The Changing Face of Web Design in 2018


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One of the interesting recent developments in web design trends is actually the trend away from trends… or in other word what is happening is a kind of regression to simpler ways, at least from those in the know.
On the other side of the coin, there’s a big shift happening in certain types of corporate sites, especially some British and American media sites, where there’s a tendency to overload pages with so much extraneous content that it can severely impact on the ability of the user to see the content they actually arrived to see.
If the first two paragraphs sound hopeless tangled, well that’s a very succinct allegory for the state of web integrationin 2018… tangled. It’s a problem we need to sort out, because it won’t be good for anyone if web standards continue to slip.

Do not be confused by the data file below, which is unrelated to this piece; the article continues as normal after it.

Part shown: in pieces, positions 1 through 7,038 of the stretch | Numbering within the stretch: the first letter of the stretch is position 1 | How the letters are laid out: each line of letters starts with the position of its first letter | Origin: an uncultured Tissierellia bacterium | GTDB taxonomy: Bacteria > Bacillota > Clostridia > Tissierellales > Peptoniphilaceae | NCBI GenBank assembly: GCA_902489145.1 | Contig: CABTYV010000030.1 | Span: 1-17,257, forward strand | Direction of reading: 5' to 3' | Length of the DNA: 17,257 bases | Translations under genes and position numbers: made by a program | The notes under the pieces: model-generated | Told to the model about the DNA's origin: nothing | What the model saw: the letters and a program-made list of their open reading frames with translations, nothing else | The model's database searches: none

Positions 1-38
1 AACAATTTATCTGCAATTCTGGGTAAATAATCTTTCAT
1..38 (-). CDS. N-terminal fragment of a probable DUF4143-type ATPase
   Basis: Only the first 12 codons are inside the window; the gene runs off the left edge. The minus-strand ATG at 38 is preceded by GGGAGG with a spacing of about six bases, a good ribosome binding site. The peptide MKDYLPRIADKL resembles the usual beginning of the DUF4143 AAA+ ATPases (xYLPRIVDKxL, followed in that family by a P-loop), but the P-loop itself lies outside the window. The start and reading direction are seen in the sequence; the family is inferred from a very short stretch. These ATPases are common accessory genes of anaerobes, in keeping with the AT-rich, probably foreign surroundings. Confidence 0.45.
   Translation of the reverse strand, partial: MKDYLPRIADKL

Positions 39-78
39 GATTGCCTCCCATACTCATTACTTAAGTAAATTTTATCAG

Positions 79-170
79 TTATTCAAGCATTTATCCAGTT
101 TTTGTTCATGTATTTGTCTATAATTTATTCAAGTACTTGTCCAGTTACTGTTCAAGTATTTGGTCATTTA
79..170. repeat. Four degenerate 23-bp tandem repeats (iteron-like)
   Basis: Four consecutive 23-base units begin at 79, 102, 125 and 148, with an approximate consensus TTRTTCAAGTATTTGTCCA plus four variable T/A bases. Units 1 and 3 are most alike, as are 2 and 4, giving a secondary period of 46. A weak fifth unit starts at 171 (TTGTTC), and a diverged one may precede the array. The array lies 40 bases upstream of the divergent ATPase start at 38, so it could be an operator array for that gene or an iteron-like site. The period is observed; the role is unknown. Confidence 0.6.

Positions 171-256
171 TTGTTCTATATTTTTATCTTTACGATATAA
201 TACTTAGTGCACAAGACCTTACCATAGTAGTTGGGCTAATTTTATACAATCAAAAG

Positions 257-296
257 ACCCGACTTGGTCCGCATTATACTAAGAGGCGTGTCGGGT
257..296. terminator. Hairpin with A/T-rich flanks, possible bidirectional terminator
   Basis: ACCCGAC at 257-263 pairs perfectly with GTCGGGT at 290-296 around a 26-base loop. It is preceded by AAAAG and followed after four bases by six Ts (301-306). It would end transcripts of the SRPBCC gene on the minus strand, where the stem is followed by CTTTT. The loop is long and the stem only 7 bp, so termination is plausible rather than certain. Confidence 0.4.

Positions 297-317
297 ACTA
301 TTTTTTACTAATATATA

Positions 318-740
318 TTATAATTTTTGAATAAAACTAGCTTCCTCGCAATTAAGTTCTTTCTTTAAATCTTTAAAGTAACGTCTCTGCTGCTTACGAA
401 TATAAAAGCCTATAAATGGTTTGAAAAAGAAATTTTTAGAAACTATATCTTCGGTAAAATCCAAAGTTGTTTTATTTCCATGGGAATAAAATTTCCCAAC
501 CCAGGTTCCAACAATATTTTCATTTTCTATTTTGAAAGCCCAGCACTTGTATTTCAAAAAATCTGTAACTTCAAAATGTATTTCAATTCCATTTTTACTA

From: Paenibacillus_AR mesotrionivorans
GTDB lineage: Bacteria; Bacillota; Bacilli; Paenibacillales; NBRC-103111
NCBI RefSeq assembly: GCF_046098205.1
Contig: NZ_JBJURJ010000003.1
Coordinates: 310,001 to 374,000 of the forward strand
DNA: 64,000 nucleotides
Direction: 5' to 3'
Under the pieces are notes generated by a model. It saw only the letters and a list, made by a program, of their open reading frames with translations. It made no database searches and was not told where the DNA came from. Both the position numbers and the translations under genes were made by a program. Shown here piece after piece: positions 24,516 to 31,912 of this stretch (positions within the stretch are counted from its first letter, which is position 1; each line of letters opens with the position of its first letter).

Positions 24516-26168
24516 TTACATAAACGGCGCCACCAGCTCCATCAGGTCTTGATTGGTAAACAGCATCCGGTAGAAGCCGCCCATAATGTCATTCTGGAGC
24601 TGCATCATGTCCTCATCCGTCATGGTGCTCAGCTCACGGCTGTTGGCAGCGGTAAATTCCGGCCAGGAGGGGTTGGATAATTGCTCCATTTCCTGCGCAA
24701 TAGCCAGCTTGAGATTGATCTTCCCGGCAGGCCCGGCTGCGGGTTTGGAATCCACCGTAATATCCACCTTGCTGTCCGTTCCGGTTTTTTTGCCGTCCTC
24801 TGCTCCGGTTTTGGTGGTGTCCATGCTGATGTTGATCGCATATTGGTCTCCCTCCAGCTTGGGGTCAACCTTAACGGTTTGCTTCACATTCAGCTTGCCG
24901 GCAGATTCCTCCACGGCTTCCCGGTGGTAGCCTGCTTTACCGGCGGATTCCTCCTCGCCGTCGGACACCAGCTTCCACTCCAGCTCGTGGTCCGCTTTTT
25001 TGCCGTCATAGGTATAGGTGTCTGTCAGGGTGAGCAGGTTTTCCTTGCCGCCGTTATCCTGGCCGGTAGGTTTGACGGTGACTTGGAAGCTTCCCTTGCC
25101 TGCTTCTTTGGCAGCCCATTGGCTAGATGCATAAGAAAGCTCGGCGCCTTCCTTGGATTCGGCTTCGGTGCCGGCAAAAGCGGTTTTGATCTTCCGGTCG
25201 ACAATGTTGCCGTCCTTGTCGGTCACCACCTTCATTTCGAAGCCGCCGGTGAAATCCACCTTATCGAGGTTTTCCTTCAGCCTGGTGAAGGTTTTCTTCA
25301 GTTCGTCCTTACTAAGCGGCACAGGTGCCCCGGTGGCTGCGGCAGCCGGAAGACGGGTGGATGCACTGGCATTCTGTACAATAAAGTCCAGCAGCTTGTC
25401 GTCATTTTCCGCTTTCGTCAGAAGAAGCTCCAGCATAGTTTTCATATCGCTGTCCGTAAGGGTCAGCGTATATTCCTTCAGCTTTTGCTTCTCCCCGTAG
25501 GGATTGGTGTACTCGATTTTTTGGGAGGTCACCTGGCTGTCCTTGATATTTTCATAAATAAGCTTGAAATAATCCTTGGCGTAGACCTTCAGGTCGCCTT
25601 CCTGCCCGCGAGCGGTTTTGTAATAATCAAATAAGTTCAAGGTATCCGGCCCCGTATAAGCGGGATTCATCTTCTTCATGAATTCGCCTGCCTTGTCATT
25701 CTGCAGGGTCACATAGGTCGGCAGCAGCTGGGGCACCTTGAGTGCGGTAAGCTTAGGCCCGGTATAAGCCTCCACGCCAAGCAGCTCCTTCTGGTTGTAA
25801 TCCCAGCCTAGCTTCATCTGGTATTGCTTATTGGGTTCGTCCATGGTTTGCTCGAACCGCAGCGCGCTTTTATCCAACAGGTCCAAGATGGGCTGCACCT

We’ll return to this topic of overloading later on in the article, because it’s quite a big topic. What I’d just like to briefly do before we get into that is to focus attention on some of the problems we’ll see being solved before that more serious problem is dealt with, and also some of the good things we’ll be seeing happening on the web design front in 2018.

Carousels are finished
There’s a place for carousels, but the abuse of them is going to end, simply because it’s been so overdone that people are tired of them.
Unfortunately on some sites they’re being replaced by something even more obnoxious, which is an autoplay video banner, but this can be expected to die out naturally as developers finally figure out that too many users are on mobile connections and slow broadband for this to be a practical idea.
Carousel abuse, by the way, is simply a situation where they’re used for no other reason than to use them, serving no real purpose to better inform or entertain the viewer.